April 25, 2015: In the north a long simmering border dispute has flared up again. This is taking place along portions of the 400 kilometer long border with the Indian state of Manipur. This last escalated in 2013 when Burmese police tried to build a new border post five kilometers inside India. When confronted by Indian troops the Burmese insisted this was actually their territory. Only after days of negotiations, and some threats, did the Burmese agree to withdraw. But then Indians complained that the Burmese police had begun building a wooden fence 100 meters inside India. Everyone was eventually calmed down but the basic differences remained. The basic problem was that the border has never been precisely marked in this remote area and no one really cared. But as population grew residents from both countries moved closer to each other and there arose disputes as to exactly where the border was. In this area the Indian villagers find themselves closer to a source of consumer goods across the unmarked border in Burma rather than in India. This ended up in a situation where Burmese troops were telling some Indians they were living in what local Burmese officials believed was Burmese territory. India is alarmed at the fact that the Burmese border claim would mean dozens of Indian families, in 18 border villages, would lose some of their land. The Indian villagers don’t seem to mind but the Indian government does. This time India claims that Burmese soldiers have moved into a small area (three square kilometers) on the border that both countries claim. Diplomats and military officers from both nations are negotiating an end to this confrontation.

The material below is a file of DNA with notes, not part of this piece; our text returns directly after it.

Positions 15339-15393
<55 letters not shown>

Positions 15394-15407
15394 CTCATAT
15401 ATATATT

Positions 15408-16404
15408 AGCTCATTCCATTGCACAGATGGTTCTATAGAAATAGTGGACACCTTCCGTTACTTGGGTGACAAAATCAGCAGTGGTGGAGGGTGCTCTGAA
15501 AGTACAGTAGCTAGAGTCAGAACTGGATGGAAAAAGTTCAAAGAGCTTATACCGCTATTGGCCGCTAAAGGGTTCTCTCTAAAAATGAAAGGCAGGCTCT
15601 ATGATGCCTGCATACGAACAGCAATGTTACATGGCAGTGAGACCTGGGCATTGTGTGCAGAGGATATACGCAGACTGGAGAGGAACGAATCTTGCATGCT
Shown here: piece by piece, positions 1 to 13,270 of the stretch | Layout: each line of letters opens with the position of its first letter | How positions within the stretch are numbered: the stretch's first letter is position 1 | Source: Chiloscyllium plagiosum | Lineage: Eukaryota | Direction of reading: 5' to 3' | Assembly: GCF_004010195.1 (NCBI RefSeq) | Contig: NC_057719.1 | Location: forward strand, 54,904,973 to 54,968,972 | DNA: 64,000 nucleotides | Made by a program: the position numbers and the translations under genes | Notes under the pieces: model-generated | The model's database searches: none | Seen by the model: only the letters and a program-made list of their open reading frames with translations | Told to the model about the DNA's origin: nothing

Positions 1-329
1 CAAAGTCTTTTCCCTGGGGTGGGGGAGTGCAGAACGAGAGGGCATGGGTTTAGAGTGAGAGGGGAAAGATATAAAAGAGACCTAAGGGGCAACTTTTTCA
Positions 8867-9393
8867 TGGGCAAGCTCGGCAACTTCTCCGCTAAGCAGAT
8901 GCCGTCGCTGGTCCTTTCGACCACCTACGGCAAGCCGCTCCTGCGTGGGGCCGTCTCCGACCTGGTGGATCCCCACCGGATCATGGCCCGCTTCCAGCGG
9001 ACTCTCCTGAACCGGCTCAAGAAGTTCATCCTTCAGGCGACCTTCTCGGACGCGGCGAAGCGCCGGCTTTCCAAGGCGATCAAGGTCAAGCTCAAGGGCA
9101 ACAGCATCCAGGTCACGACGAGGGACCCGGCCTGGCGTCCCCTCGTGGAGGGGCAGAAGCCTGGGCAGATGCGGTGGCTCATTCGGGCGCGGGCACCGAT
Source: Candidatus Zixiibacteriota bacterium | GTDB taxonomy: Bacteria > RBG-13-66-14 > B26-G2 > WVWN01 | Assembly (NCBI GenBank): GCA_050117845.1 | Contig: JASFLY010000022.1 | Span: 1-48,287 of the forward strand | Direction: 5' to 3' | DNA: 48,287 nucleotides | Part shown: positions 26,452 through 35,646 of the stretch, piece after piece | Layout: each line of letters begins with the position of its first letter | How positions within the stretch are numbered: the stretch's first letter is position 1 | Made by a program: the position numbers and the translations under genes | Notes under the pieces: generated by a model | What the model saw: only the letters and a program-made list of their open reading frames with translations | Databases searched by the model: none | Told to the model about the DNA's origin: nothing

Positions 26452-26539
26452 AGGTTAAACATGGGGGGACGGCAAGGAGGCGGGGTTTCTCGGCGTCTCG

April 21, 2015: The new democratic (but military dominated) government found itself on another Top Ten list and is not pleased. This time it was a report on government censorship worldwide. The ten worst offenders were (very worst first); Eritrea, North Korea, Saudi Arabia. Ethiopia, Azerbaijan, Vietnam, Iran, China, Burma and Cuba. Government officials protest that there is a lot more press freedom. That’s true, but a lot of restrictions remain from the decades of military rule and that’s enough to land Burma on this top ten list. The new government also found itself on a new Top Twenty list because, to placate the military, Burma spends 4.8 percent of its GDP on defense. Burma, Pakistan and Bangladesh are the top purchasers of weapons from China.